Kitchen Essentials Part 2: Ovens - Masters of Convection

Author: L. A. Briggs // Category: , , ,
Posted April 4, 2011 at 8:14 PM

One major appliance that every kitchen should have, and which most kitchens already have, is an oven. Everything from breakfast to lunch to deserts and main entrees as well as snacks and hors d'oeuvre can be prepared with the use of an oven.

So how exactly does the oven work to cook food? The answer is convection, and some conduction as well. Inside of electrical ovens there should be two sets of heating elements, one on the top and one on the bottom. The bottom is used for baking while the top is used for broiling. If the oven is a gas oven, there will only be one burner at the bottom of the oven, and there will be a separate broiling compartment under the main oven compartment.

The heat from the burner at the bottom of the oven transfers throughout the interior oven by means of convection. Convection is where heat transfers through a fluid, in this case air, by means of diffusion. And since heat rises, the top of the oven is hotter than the bottom, but typically the oven is approximately the same temperature throughout. This means that any food in the oven is cooked pretty much evenly on all sides. Conduction comes into play when the heat from convection is transferred to the pan or other object that the food is touching directly (See my previous post for more information on conduction).

Regardless of the type of oven, the temperature is controlled by a thermostat which is set at a particular temperature for the particular baking needs. How the thermostat works is identical to that of how the thermostat for a furnace works: the temperature, in this case that of the interior of the oven, is measured, and if the temperature drops below the set temperature the oven turns on and heats the interior up again, and once the temperature reaches the set temperature the oven turns off the heating element.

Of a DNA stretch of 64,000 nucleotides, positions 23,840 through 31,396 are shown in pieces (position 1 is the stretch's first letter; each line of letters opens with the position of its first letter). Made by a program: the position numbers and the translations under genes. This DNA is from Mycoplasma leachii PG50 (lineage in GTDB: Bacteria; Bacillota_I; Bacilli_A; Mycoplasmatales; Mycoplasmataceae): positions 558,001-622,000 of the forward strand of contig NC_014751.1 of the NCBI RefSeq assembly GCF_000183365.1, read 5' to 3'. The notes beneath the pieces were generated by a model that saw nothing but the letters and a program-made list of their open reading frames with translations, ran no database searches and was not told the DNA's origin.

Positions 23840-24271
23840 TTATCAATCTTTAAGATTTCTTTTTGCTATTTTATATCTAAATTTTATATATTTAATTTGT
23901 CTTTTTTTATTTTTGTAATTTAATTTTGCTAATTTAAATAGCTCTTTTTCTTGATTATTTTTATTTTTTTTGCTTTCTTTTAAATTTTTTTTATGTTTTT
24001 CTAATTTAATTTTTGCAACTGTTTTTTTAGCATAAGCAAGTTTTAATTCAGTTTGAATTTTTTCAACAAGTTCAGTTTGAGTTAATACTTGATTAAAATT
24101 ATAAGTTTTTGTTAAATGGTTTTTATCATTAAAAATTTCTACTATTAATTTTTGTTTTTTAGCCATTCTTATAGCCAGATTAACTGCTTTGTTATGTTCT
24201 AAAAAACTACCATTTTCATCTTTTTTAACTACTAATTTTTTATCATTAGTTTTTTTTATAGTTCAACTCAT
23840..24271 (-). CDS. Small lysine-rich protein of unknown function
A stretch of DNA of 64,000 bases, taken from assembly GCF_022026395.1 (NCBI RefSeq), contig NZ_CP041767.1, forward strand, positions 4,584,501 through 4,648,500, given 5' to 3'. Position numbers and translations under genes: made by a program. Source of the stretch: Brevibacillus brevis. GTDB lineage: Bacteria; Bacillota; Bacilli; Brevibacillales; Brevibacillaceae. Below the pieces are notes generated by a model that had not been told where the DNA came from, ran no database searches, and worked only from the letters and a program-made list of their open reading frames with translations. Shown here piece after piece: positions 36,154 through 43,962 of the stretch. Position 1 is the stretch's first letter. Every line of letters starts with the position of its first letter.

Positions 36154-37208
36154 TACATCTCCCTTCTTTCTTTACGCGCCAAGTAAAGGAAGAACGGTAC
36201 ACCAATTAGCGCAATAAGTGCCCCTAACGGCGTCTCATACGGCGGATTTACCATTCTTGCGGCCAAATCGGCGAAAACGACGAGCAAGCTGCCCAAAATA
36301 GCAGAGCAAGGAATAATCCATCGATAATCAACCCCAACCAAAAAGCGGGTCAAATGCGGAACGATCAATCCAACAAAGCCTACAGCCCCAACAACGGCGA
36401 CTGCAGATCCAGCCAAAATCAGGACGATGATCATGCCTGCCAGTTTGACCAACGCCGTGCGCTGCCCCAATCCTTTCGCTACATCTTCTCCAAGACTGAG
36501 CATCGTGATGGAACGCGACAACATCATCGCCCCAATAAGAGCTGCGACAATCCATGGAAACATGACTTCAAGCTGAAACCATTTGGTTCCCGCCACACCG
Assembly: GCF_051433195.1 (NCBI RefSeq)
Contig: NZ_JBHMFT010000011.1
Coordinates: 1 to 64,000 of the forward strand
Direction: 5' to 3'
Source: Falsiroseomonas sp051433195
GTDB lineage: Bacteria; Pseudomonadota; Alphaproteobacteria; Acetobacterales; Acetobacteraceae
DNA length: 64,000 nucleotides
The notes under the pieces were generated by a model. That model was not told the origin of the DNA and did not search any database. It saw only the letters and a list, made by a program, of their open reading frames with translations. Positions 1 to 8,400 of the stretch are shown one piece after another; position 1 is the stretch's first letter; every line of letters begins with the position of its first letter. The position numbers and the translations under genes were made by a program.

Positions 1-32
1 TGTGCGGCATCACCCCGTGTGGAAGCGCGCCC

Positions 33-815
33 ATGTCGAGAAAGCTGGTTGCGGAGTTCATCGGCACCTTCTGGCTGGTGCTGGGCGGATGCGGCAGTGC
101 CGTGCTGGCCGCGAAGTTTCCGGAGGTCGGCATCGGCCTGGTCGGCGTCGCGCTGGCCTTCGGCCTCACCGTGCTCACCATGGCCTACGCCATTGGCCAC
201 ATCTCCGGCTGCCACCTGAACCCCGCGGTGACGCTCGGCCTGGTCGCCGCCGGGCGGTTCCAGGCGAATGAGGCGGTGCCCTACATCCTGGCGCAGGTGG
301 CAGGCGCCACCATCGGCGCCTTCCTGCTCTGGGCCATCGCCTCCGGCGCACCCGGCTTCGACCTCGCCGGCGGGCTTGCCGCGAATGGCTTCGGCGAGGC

I typically use an electric oven, since that is all I have ever had the chance of working with, but I would really like to be able to see which I prefer based entirely on experience.

Recipe of the Day

Ham and Potato Bake

2 ½ cups diced boiled potatoes
1 ½ cups cubed ham
1 cup shredded cheddar cheese
1 cup sour cream
2 eggs, beaten
3 Tbsp sliced green onion
1 tsp seasoned salt
2 Tbsp Parmesan cheese
Green onion slices

Arrange diced potatoes and ham cubes in a shallow buttered casserole dish. Stir together cheese, sour cream, eggs, green onion and salt. Pour mixture over ham and potatoes. Sprinkle with Parmesan cheese. Bake at 350°F for 30 minutes or until set. Sprinkle with green onion slices before serving.

This is one of my recipes that I’m not entirely sure of its origin.

1 Response to "Kitchen Essentials Part 2: Ovens - Masters of Convection"

J.D. Says :
4/6/11, 5:05 PM

Thanks for this post. I had to learn this for field session a couple of years ago. My group needed to design an optical-esque thermometer for an oven.

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